No, Fluffy will be terrified and starving, thirsty, with no knowledge of how to hunt for food on his own. Fluffy will get hunted down and eaten by coyotes, run over by a car, shot by a rancher who doesn't like cats or who worries that the barking, charging dog is going to attack his stock, or slowly, painfully starve to death, scared and alone.

That's what happens most of the time when you take Fluffy out to the country and dump him.

This cat is ribby and scared and clearly isn't used to living in the country. He's small enough for a large owl to take. He doesn't seem to know how to hunt, and he has that desperate "please save me and take me home" cry.

Does anybody want a cat? Anybody here in Northern California? I'll drive him to you if you can commit to giving him a good home. I haven't been able to convince my entire household to take him yet, and even if I could, I don't know if he'd be able to get on with my two cats. He is pretty and friendly and sweet though. He purrs if you pick him up. Not a feral cat. Bo says he's a city cat, somebody's abandoned pet. Bo is not a cat person.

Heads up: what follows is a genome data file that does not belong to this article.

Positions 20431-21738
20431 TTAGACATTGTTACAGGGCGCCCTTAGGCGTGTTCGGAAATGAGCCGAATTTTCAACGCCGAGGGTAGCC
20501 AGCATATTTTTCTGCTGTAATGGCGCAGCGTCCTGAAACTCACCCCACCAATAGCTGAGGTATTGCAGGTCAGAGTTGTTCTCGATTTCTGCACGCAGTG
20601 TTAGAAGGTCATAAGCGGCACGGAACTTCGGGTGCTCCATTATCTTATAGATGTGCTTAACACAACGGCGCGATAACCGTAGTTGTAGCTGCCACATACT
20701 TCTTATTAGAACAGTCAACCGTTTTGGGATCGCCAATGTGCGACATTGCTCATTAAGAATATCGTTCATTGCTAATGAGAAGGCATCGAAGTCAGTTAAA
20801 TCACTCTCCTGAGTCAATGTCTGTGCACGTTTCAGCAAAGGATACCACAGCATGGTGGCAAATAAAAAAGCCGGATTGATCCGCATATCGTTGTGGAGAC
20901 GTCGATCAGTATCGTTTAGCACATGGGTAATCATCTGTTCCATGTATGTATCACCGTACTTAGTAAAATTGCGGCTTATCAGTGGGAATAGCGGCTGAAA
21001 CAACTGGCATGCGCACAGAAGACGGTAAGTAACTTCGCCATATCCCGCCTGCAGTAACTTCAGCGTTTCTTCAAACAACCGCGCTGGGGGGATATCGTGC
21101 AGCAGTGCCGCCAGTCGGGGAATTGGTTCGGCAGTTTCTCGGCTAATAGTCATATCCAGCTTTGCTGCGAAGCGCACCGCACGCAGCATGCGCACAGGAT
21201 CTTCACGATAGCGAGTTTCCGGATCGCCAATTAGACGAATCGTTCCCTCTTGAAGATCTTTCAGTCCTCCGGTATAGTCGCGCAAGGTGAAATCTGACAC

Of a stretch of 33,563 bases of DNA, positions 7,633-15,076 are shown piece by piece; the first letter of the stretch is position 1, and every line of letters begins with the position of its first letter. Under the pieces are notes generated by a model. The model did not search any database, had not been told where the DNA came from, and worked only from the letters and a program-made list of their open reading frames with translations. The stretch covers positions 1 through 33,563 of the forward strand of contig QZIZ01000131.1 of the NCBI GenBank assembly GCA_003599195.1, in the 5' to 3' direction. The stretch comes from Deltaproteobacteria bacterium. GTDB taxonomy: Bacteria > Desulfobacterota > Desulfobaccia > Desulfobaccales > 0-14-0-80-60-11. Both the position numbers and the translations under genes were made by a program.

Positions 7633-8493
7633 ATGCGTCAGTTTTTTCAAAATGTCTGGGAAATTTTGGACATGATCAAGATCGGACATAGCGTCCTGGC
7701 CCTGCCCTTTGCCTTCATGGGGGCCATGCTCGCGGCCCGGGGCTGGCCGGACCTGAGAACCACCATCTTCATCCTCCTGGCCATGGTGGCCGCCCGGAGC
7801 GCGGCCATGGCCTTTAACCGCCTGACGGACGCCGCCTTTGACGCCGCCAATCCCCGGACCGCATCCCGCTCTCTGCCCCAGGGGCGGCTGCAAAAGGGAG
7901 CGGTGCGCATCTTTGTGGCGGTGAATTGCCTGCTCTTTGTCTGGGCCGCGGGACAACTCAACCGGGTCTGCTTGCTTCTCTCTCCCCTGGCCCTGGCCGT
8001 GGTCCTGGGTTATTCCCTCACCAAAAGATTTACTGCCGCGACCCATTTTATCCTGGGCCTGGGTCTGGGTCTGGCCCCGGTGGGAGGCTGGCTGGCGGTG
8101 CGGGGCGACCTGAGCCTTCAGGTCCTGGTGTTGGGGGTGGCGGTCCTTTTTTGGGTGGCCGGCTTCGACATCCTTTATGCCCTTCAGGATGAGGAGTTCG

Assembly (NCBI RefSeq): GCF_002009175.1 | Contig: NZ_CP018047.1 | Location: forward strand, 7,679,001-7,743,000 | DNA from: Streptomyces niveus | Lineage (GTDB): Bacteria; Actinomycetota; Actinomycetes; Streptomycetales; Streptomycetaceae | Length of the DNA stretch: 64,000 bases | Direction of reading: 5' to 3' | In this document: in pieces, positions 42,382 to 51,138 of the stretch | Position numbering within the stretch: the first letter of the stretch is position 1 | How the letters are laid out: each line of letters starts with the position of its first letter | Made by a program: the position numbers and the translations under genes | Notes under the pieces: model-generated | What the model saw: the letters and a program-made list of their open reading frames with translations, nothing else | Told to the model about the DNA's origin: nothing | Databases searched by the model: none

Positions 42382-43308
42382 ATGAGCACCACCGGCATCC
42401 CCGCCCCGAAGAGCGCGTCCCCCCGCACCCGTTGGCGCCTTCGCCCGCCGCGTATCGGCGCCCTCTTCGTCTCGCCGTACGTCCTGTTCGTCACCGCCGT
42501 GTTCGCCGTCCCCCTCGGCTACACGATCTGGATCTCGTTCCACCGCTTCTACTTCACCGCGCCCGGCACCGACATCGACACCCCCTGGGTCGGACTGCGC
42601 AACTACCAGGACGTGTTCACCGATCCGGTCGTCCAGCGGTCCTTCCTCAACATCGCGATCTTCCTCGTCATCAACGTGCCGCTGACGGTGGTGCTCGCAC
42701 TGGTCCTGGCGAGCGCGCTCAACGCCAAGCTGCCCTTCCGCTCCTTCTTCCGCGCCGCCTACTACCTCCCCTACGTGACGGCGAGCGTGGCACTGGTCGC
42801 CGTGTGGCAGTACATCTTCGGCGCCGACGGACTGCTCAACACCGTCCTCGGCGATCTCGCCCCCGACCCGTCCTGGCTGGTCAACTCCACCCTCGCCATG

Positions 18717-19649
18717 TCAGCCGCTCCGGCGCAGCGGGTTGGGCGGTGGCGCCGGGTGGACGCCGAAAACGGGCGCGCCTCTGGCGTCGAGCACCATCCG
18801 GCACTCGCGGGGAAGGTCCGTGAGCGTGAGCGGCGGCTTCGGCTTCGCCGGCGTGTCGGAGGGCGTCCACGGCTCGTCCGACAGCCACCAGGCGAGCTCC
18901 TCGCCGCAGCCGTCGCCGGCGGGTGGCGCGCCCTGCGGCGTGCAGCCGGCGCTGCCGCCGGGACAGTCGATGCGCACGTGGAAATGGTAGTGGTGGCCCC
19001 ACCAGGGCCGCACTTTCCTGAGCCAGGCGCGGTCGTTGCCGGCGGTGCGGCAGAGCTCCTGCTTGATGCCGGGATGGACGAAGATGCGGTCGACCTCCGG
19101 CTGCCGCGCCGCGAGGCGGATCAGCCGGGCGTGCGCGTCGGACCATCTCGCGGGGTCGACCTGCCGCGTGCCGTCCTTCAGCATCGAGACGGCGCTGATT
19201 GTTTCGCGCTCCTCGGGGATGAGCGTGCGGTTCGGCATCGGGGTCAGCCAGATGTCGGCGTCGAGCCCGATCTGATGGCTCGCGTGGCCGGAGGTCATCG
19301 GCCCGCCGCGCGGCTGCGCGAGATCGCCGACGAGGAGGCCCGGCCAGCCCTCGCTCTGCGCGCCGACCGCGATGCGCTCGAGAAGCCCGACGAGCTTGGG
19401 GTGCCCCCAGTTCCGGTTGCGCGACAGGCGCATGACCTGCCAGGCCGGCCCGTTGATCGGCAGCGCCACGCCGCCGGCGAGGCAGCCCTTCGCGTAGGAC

Okay, we have that bit out of the way. Now on to horses.

All the photos taken today were taken by sensei. I was busy doing horse stuff for the most part, some of it pretty visceral wet stuff, so a camera was just not practical for me to carry around. Thank you, sensei, for taking photos!

Lil was running around, having a blast being a horse. I really do like this mare!



Bo and I talked about approaching a horse, getting to know her, getting her to accept you, and working on co-operation instead of coercion. She could have gone anywhere on the ranch when this picture was taken, but instead she let us mess with her, pick up her feet, play with her tail, rub her belly, rub her ears, eyes, face, everything.